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Meatballs are pretty straightforward: people just buy the meat, squish it up with their hands, ball it up, toss it in a pan and they're good to go, right? Well, actually, wrong.
Meatballs are simple, it's true, but there's a big difference between an OK meatball and an extraordinary one. There's a lot of room for error. Instead of putting up with a lifetime of mediocre meatballs, here to the rescue is Donatella Arpaia, New York City's award-winning meatball expert, with five easy — but essential — tips for the making the best juicy and golden meatballs.
How to make meatballs
1. Choose high-quality meat — and mix it well.
"Ground meat in general is inexpensive, so I think that you should go for the better quality one," she told TODAY Food. "I like to mix veal and beef, but as long as you get hormone-free, antibiotic-free meat, I think it really makes a difference."
It's also important for meatball makers to really get in there with their hands.
"People usually don't mix it enough," she said. "You should be combining the ingredients with your hands for about five minutes, until everything is smooth."
2. Use bread soaked in water — not breadcrumbs.
This is her secret trick. Tear a loaf of Italian bread into chunks, soak them in water for about five minutes, squeeze out the excess water and then combine them with the meat.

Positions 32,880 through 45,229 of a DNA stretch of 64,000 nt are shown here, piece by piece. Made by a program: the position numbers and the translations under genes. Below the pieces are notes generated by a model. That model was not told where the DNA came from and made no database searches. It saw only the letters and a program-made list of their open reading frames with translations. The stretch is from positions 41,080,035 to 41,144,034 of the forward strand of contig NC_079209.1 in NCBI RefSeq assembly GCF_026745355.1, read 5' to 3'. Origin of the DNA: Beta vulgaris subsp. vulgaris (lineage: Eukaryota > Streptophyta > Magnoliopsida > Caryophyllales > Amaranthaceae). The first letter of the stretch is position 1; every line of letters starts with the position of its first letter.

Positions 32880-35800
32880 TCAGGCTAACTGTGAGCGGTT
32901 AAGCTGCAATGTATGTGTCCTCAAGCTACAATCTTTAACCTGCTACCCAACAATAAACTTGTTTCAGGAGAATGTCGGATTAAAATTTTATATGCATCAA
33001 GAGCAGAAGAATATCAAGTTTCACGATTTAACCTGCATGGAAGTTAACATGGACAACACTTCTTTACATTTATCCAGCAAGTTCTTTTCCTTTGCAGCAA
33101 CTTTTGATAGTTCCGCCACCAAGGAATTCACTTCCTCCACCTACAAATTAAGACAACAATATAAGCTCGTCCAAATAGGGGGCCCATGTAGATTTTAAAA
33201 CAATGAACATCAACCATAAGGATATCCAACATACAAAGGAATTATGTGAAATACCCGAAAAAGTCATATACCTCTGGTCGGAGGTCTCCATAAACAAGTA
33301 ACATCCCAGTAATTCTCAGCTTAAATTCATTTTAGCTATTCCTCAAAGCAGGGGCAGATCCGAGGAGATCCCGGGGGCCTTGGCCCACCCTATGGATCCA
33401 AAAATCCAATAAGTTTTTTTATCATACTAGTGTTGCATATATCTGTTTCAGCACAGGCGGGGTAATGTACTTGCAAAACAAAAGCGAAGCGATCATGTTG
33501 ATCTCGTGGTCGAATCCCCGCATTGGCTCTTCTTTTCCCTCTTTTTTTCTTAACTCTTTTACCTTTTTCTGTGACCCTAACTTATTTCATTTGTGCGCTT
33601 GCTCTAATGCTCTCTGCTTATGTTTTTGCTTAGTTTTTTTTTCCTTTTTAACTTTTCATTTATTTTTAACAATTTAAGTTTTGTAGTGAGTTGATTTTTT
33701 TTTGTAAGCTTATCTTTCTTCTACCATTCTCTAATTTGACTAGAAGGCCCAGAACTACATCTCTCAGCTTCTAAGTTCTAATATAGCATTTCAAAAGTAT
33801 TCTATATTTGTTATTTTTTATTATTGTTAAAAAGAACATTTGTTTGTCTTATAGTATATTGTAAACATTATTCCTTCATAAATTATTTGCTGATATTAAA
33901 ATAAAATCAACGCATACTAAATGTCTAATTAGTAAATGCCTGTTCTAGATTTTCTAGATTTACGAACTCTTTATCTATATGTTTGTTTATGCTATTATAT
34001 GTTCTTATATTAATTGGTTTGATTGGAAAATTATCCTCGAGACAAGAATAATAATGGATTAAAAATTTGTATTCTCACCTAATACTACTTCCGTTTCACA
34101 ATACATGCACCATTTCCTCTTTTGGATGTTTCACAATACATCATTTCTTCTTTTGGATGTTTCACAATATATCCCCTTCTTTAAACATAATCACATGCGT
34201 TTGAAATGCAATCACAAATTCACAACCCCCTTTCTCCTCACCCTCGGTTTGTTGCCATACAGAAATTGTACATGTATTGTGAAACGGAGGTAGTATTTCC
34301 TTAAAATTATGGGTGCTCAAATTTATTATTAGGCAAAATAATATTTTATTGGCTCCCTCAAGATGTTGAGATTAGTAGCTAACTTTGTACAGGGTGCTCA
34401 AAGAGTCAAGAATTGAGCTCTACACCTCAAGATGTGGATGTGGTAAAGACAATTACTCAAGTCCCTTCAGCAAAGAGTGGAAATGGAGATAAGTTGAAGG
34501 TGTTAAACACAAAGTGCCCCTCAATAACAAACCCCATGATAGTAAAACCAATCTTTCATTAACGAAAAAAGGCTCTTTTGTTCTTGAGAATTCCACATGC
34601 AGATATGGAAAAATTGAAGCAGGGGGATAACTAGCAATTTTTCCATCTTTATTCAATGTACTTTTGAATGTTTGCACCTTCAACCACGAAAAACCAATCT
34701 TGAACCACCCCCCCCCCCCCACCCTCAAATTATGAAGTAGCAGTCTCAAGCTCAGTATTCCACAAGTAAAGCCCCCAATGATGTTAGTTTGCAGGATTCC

"Breadcrumbs make meatballs very heavy," she explained.
3. Fry the meatballs.
It might not be as healthy, but Arpaia really encouraged frying over baking.
"It gives them that golden crust," she said. "You don’t have to deep-fry them, just pan-fry in vegetable oil and don’t crowd the pan."
4. Resist the urge to touch the meatballs.
Once the meatballs are placed in the pan, don’t even think about moving them.
"People play with their meatballs too much," she said.
Just turn them once, until a golden crust forms on both sides, and then lay them on a plate to cool.
5. Wait before adding the meatballs to the sauce.
It's normal to want to pop them all into your mouth at once, but please be patient. It’ll be worth it.
"Put them in the sauce a half hour before you’re ready to serve," Arpaia said. If they're put in the sauce too early, they’ll fall apart and lose that crust you worked so hard to achieve.
This article was originally published on Sept. 14, 2016.